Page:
Review Summary: Some worlds never lose their luster
Roughly nested in the middle of their musical canon, Dots and Loops marks what many have taken as Stereolab’s magnum opus. I think this is right.
In music, there are some worlds that never lose their luster. This is an album where a group of people found the algorithm for producing a very particular sort of beauty. Just glossy enough; what you wish you heard in hotel lobbies and elevators. Bubbly, and still suited to the winter months. These are songs with identity, an unmistakably consistent output of nostalgia, melancholy and optimism. When these sorts of small emotional contradictions mix together, my musical vocabulary is hardly apt to capture them. But that is the challenge: to try, over and over, to say what is heard.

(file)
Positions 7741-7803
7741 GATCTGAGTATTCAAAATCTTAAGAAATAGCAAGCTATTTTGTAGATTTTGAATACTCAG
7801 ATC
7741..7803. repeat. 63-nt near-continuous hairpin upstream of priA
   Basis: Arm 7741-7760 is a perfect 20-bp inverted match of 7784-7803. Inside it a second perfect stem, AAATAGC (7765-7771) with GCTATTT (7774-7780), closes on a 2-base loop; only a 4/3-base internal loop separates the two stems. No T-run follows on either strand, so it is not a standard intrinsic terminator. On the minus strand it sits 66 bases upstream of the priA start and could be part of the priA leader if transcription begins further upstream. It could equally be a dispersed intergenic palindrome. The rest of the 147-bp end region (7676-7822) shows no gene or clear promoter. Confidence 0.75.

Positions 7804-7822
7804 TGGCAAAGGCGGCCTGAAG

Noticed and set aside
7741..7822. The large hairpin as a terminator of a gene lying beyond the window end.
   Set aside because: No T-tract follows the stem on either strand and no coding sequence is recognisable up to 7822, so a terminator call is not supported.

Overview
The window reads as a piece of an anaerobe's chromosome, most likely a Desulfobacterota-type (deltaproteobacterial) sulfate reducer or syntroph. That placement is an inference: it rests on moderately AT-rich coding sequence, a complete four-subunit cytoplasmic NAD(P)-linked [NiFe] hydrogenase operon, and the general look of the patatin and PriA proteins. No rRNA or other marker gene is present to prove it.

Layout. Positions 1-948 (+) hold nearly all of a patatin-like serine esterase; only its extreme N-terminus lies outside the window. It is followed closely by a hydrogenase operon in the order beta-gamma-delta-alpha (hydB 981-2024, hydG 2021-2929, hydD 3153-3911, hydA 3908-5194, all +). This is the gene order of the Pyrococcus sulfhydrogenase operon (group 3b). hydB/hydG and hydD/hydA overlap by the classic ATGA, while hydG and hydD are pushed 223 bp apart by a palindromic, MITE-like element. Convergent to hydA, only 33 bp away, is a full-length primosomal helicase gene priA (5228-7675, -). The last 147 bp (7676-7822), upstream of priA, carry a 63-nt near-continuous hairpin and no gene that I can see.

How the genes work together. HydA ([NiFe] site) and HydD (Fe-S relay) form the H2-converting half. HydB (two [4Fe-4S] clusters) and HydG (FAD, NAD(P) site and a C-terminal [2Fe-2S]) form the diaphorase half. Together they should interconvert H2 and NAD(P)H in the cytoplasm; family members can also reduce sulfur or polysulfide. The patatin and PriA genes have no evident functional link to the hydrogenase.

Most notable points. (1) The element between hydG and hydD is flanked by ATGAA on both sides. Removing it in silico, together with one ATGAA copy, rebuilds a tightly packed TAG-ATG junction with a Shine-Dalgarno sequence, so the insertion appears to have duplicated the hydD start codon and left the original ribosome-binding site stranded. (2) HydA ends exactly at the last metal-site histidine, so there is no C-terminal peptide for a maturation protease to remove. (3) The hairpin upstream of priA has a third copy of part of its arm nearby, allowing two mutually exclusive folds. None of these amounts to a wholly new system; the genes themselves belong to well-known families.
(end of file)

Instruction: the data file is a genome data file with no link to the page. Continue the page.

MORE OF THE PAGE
What can be said: Stereolab has always played with layering, and you will find quite a lot to pick apart in any of their work. What makes Dots and Loops what it is, however, is its cohesion: the sense that, after myriad attempts to find their balance, they really did.
Granted, balance is not an easy factor to test for: one has to feel a certain absence of discord. But not just this, since discord can itself be what elevates a work of art from the banal to the exciting. And even this is not quite the way to characterize the tension, for it will be complained (perhaps rightly) that Dots and Loops is not exciting per se. This is not a flashy piece, yet neither is it banal. It is, perhaps, best taken as a system; a universe with its own laws. A singular rhythm guiding the entire affair, temperate in structure, to be taken with red wine and small company.
The feeling of being cozy in a snowstorm.